Time to head south on the Inca trail

Stephen McCabe

Credit: Stephen Mc Cabe. The amazing Inca Trails and wonder of South America are just a breath away.

For some people the idea of backpacking and students represents a tacky idealism of Thai full-moon parties, fluorescent revellers and the proverbial buckets of whiskey.

And, while there can be no denying the allure of Thailand and its exotic treasures are a draw, they are a far cry from the rugged challenge that South America offers up.

Machu Picchu, Christ the Redeemer, The Patagonian Glaciers and the Salar De Uyuni, South America conjures up many iconic images. While not as easy to traverse as places like Thailand it is well and truly worth the effort which rewards handsomely.

Deirdre Mullins, RTE’s resident globetrotter/travel journalist, has travelled throughout South America and has written extensively about all it has to offer: “Everything about the place is amazing. It’s beautiful and should be on everybody’s bucket list. The only issue is deciding where to go”

Depictions of Columbia through TV and film suggest a country devastated by crime, and the Narcos suggestion of Drug lords, however, the Colombia, which has emerged from the violence of the cartel wars and has developed itself as a major tourism hub.

According to Mullins, “Colombia is going through a renaissance right now. The security situation is under control and places like Medellin and Bogota are open for business. Twenty years ago, people might have been more hesitant to go there”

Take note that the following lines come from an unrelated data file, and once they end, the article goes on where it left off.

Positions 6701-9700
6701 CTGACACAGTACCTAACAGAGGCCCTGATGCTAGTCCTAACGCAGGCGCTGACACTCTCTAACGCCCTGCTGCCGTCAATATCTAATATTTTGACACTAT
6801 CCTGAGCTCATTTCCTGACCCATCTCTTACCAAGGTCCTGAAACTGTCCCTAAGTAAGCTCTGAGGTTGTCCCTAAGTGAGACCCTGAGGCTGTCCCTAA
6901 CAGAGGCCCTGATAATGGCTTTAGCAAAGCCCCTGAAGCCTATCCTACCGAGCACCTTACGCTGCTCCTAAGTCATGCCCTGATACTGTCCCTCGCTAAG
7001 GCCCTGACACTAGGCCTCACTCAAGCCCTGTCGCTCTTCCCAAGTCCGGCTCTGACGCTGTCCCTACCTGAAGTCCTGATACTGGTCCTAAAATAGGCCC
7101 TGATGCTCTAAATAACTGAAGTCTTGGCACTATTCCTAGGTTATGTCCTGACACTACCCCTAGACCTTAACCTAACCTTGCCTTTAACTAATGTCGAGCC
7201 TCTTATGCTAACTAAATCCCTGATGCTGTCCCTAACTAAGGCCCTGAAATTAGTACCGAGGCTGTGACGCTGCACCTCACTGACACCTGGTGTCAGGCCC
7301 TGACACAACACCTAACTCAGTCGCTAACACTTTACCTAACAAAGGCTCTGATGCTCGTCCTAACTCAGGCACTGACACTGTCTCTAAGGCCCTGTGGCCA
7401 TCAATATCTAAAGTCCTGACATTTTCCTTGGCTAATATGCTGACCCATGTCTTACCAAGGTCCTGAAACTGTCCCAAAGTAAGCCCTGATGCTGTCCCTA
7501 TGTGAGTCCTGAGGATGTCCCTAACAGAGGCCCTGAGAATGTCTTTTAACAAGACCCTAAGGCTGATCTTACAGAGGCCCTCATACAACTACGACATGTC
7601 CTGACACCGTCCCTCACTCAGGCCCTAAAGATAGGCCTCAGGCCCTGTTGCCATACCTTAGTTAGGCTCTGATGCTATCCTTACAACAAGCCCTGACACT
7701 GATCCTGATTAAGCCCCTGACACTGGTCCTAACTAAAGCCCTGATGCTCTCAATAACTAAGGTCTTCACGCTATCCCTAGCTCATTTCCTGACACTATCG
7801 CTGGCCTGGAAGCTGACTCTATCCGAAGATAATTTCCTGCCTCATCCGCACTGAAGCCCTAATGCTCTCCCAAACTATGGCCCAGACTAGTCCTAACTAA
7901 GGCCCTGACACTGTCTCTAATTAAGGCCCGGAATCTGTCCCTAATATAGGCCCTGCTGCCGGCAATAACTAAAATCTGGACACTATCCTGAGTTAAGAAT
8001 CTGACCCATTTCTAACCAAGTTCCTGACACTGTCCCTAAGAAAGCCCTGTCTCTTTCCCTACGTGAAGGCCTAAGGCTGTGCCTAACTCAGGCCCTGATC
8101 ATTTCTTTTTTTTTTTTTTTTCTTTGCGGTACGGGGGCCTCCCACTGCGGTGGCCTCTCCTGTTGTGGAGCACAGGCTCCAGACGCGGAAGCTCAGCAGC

Cartagena its the most visited city and the site of the first Spanish colony on the American continent. Situated on the Caribbean coast the city is vibrant and teeming with energy.

“The Salar is breath-taking” says Mullins “Time your trip during the wet season you’ll get the see the world’s largest mirror as the sky is completely reflected in the white salt which is perhaps one of the most breath-taking sights anybody will ever see”

The Salar De Uyuni in Bolivia is the world’s largest salt flats spanning over 4000 square miles.  It was formed about 40 thousand years ago  transformations of several prehistoric lakes.

No trip to South America would be complete without conquering Machu Picchu – the 15th century Incan citadel which stands 2500 metres above sea level. Getting to it is no mean feat and involves a vast trek usually departing from Cusco.

Mullins warns of Altitude sickness, which can be rough: “There are ways to get to Machu Picchu without doing the Inca Trail” says Mullins, “But why would you want to do that when you’re literally retracing the footprints of The Incas. When you get to the top the sense of accomplishment is beautiful”

While it’s undeniable that some of the more traditional student backpacking stomping grounds are easier to navigate these are just some of the many wonderful highlights which await perspective backpackers.

It is by no means a comprehensive list and each person can individually cater their journey to suit their needs.

For those seeking out a true adventure while accessing some of the most interesting sites in the world, South America should be your next port of call.

Image Credit: Stephen McCabe